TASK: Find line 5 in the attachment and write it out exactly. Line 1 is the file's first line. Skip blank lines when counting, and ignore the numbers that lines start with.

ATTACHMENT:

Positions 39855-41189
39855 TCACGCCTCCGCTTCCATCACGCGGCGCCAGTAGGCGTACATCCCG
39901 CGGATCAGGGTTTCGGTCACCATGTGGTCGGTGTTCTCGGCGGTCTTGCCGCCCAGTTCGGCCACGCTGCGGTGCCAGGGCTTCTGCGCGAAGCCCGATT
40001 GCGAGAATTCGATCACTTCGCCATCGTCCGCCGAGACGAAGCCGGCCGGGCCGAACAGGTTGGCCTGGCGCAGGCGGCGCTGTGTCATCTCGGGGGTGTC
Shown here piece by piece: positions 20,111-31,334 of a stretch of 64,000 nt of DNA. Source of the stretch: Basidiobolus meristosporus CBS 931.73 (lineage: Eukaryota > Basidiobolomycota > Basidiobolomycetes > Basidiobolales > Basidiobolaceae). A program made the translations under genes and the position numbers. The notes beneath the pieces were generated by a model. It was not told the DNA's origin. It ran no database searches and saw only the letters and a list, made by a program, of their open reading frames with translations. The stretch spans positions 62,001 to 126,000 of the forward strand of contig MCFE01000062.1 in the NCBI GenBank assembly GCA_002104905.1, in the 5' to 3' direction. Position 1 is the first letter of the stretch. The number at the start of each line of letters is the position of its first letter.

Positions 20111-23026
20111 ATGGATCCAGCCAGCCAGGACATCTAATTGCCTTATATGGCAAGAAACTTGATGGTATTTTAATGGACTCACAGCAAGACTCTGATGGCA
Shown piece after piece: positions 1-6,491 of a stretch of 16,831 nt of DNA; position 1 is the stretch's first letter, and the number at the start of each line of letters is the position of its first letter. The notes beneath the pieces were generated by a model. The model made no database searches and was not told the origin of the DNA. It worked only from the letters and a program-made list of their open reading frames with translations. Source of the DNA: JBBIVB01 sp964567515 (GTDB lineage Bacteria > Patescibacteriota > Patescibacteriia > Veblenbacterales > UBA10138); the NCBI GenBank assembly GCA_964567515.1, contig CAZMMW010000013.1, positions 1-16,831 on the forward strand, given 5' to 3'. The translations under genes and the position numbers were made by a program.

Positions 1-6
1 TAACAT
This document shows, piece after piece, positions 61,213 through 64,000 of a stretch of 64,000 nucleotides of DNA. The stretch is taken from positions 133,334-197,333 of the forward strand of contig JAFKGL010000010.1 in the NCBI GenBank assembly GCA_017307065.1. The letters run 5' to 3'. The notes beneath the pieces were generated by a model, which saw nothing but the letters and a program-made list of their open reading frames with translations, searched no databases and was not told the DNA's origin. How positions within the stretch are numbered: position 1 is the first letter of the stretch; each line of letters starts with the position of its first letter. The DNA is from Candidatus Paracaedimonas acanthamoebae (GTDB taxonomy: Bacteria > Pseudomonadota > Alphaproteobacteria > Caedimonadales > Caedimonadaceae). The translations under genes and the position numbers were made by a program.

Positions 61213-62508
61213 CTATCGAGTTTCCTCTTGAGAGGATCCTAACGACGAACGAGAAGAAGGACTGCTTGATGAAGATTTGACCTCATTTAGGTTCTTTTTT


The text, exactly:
Shown here piece by piece: positions 20,111-31,334 of a stretch of 64,000 nt of DNA. Source of the stretch: Basidiobolus meristosporus CBS 931.73 (lineage: Eukaryota > Basidiobolomycota > Basidiobolomycetes > Basidiobolales > Basidiobolaceae). A program made the translations under genes and the position numbers. The notes beneath the pieces were generated by a model. It was not told the DNA's origin. It ran no database searches and saw only the letters and a list, made by a program, of their open reading frames with translations. The stretch spans positions 62,001 to 126,000 of the forward strand of contig MCFE01000062.1 in the NCBI GenBank assembly GCA_002104905.1, in the 5' to 3' direction. Position 1 is the first letter of the stretch. The number at the start of each line of letters is the position of its first letter.